While it's been just a few years since I was in college myself *ahem* - I do enjoy thinking back nostalgically on those times. I also enjoy seeing how many young people today are taking major steps to green their lives and their campuses.
So of course I was excited to see the recent unveiling of Sierra magazine's list of the Top Ten "Coolest" Schools, based on each school's efforts to stop global warming.
These colleges and universities are taking the lead in creating a better world, and I am continually impressed by the initiative of the students, who are frequently the strongest voices in pushing the various green projects through the schools' administrations. And yet I know it goes both ways - school administrators can work just as hard to green their institutions. No matter who starts it, though, it benefits everyone, as noted by Sierra's Editor-In-Chief, Bob Sipchen."When schools take such significant steps toward addressing global warming, it will have a huge impact on hundreds of thousands of students," said Sipchen. "And if young people take that passion into their communities and careers, it will reverberate globally."
Enough delay, you probably want to read the list.
Sierra's Top 10 "Coolest" Schools of 2008 are:
1. Middlebury College (Middlebury, Vermont, 2,350 students)
2. University of Colorado at Boulder (Boulder, Colorado, 29,000 students)
3. University of Vermont at Burlington (Burlington, Vermont, 10,750 students)
4. Warren Wilson College (Swannanoa, North Carolina, 850 students)
5. Evergreen State College (Olympia, Washington, 4,400 students)
6. Arizona State University at Tempe (Tempe, Arizona, 51,500 students)
7. University of Florida at Gainesville (Gainesville, Florida, 50,000 students)
8. Oberlin College (Oberlin, OH, 2,200 students)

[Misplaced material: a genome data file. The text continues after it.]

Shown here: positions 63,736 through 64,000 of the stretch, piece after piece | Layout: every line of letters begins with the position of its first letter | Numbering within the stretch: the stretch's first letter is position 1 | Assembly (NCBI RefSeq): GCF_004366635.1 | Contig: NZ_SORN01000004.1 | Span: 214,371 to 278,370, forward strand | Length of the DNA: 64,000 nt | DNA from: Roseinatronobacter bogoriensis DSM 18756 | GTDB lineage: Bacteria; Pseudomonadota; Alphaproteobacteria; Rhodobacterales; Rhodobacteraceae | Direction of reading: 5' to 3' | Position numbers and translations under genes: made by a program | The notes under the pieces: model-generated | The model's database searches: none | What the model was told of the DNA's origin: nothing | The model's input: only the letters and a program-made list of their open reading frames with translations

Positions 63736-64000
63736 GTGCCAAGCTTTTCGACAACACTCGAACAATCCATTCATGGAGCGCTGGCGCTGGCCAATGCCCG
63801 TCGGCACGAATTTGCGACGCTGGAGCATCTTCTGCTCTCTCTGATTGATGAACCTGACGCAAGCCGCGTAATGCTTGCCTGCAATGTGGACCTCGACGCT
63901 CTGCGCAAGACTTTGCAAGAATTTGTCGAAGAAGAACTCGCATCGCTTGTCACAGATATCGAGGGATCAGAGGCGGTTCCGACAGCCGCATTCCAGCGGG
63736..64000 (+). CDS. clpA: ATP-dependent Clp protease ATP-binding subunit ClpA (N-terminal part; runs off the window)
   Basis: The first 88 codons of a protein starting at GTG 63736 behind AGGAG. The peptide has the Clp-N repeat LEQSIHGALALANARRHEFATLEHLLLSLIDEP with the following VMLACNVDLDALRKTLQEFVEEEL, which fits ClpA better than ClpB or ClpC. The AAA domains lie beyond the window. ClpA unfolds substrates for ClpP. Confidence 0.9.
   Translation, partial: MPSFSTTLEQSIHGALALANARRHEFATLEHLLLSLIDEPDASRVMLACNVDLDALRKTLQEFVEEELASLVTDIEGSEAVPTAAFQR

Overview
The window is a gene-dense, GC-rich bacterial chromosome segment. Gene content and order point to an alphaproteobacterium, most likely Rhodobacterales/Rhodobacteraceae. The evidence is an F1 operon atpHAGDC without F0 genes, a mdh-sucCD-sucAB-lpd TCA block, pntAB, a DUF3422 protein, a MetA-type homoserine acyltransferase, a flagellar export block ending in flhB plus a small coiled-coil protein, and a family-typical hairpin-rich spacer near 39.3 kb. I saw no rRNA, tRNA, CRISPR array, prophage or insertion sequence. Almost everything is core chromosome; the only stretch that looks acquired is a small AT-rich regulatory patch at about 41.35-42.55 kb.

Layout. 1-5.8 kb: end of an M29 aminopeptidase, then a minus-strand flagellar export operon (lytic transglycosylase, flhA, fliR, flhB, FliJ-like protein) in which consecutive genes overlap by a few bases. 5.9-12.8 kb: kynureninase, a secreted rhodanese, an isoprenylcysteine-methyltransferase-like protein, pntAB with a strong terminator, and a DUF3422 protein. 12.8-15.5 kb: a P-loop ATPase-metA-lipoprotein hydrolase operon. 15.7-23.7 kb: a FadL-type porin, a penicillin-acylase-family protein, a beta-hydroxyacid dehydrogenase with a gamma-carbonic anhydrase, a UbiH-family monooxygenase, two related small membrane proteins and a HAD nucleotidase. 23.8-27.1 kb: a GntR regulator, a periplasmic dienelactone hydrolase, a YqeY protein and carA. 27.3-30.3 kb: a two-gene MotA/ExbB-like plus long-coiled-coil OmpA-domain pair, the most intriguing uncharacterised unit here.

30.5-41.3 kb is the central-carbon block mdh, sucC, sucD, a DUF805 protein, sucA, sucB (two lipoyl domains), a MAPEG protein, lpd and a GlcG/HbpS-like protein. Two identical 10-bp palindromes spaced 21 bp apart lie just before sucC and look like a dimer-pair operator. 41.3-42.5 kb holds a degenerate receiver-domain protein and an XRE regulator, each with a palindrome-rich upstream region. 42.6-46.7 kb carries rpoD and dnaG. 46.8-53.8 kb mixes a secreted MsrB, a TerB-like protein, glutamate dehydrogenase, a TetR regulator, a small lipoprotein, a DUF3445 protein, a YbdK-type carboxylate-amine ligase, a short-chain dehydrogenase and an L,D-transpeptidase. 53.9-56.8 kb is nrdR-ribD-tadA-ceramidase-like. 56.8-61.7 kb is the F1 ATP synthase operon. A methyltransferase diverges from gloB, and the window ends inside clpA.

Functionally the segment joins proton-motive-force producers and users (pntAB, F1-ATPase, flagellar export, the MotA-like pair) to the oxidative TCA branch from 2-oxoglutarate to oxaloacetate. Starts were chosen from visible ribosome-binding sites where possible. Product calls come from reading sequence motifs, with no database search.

9. University of Washington at Seattle (Seattle, Washington, 39,250 students)
10. Tufts University (Medford, Massachussetts, 8,500 students)
You can see that fighting global warming can be taken on by schools of any size, from 850 students to more than 51,000.
The sites that stood out to me included the University of Vermont at Burlington, where they buy 35% of the dining hall food from local farmers. Also, the fact that overall energy usage at the University of Washington has decreased 10% between 2000 and 2005 despite campus growth is very notable.
If you're wondering how the folks at Sierra picked the schools, they agree that it's an imperfect science, but they still stand by their picks as some of the most environmentally-minded school in the U.S.:
"The top schools earned points in ten categories: policies for building, energy, food, investment, procurement, and transportation; curriculum; environmental activism; waste management; and overall commitment to sustainability. A perfect score in every area would give a school 100 points."
To learn more about the schools, how they scored, why they were chosen, and to see the schools that got honorable mention and those that got failing grades, check out Sierra magazine online here.
Image credit::Gregg Gordon /GIGART